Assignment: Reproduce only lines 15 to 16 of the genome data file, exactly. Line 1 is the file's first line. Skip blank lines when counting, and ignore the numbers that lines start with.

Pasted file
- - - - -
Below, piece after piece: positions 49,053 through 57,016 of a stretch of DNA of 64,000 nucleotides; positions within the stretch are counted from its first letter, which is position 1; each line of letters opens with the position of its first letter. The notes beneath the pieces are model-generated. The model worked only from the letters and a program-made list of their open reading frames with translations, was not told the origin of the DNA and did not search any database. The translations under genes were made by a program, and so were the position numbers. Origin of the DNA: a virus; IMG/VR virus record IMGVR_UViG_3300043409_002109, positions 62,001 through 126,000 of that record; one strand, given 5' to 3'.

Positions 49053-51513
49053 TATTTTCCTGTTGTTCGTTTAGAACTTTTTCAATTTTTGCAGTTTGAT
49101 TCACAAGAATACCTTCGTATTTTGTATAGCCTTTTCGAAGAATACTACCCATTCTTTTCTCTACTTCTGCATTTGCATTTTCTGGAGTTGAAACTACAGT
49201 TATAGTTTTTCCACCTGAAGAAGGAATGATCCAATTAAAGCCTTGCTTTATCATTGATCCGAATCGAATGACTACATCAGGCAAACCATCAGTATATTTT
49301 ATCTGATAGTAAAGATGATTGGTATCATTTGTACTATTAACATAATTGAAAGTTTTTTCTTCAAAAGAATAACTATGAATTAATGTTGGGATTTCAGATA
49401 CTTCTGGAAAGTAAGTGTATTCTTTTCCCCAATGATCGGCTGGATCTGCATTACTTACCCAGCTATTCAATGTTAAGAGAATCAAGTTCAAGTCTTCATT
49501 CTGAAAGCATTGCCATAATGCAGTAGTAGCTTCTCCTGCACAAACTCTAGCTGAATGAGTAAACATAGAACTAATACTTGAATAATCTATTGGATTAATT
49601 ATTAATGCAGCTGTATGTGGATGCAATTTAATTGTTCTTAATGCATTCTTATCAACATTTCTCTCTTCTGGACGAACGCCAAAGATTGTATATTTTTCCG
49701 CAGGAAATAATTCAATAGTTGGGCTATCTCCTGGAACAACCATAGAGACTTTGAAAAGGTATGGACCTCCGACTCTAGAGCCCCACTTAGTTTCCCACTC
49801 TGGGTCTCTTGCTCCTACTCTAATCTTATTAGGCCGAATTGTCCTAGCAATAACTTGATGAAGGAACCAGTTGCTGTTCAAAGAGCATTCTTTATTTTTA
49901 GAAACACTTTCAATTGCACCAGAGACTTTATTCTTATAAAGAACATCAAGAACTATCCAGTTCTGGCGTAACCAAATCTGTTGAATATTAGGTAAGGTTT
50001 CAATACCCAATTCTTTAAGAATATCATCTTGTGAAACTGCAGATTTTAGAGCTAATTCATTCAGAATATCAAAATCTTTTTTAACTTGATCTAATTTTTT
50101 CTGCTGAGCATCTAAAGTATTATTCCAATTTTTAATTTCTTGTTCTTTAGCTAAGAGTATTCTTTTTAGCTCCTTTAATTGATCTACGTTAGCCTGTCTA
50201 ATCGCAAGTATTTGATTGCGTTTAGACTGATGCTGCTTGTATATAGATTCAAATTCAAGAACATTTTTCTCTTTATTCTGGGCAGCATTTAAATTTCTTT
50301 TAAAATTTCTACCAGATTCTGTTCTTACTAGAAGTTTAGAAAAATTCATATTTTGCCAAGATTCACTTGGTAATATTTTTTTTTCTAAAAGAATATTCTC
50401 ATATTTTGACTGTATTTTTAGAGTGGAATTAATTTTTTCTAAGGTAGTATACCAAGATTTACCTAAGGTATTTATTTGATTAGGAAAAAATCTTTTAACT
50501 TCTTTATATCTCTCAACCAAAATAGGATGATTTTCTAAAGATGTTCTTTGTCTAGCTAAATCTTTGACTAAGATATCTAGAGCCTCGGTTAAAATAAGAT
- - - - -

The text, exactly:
50201 ATCGCAAGTATTTGATTGCGTTTAGACTGATGCTGCTTGTATATAGATTCAAATTCAAGAACATTTTTCTCTTTATTCTGGGCAGCATTTAAATTTCTTT
50301 TAAAATTTCTACCAGATTCTGTTCTTACTAGAAGTTTAGAAAAATTCATATTTTGCCAAGATTCACTTGGTAATATTTTTTTTTCTAAAAGAATATTCTC